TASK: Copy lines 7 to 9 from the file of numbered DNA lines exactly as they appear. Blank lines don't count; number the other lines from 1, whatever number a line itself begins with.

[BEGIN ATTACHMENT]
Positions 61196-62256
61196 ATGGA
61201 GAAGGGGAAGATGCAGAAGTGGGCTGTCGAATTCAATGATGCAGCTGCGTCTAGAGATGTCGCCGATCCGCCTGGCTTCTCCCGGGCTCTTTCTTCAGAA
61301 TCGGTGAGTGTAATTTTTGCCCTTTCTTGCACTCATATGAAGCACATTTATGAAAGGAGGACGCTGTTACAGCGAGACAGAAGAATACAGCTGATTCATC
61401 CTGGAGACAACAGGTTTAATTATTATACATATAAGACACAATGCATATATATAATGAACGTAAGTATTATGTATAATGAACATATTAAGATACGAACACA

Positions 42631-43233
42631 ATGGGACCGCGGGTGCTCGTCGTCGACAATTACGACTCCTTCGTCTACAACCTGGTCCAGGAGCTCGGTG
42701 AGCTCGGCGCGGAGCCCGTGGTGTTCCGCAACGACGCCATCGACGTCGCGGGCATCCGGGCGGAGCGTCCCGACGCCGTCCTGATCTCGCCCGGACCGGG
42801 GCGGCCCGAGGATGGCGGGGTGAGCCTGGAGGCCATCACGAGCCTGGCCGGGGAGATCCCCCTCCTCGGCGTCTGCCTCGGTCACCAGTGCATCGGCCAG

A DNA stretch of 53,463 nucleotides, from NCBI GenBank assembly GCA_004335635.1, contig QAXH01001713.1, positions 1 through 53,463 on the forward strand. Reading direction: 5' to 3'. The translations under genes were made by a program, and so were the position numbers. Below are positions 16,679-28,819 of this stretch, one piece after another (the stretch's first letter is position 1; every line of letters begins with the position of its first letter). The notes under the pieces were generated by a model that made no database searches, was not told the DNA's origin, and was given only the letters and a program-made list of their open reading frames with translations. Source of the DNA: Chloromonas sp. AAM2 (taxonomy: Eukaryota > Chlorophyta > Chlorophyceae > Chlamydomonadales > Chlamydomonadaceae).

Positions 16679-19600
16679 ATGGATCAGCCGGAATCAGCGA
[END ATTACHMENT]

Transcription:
42631 ATGGGACCGCGGGTGCTCGTCGTCGACAATTACGACTCCTTCGTCTACAACCTGGTCCAGGAGCTCGGTG
42701 AGCTCGGCGCGGAGCCCGTGGTGTTCCGCAACGACGCCATCGACGTCGCGGGCATCCGGGCGGAGCGTCCCGACGCCGTCCTGATCTCGCCCGGACCGGG
42801 GCGGCCCGAGGATGGCGGGGTGAGCCTGGAGGCCATCACGAGCCTGGCCGGGGAGATCCCCCTCCTCGGCGTCTGCCTCGGTCACCAGTGCATCGGCCAG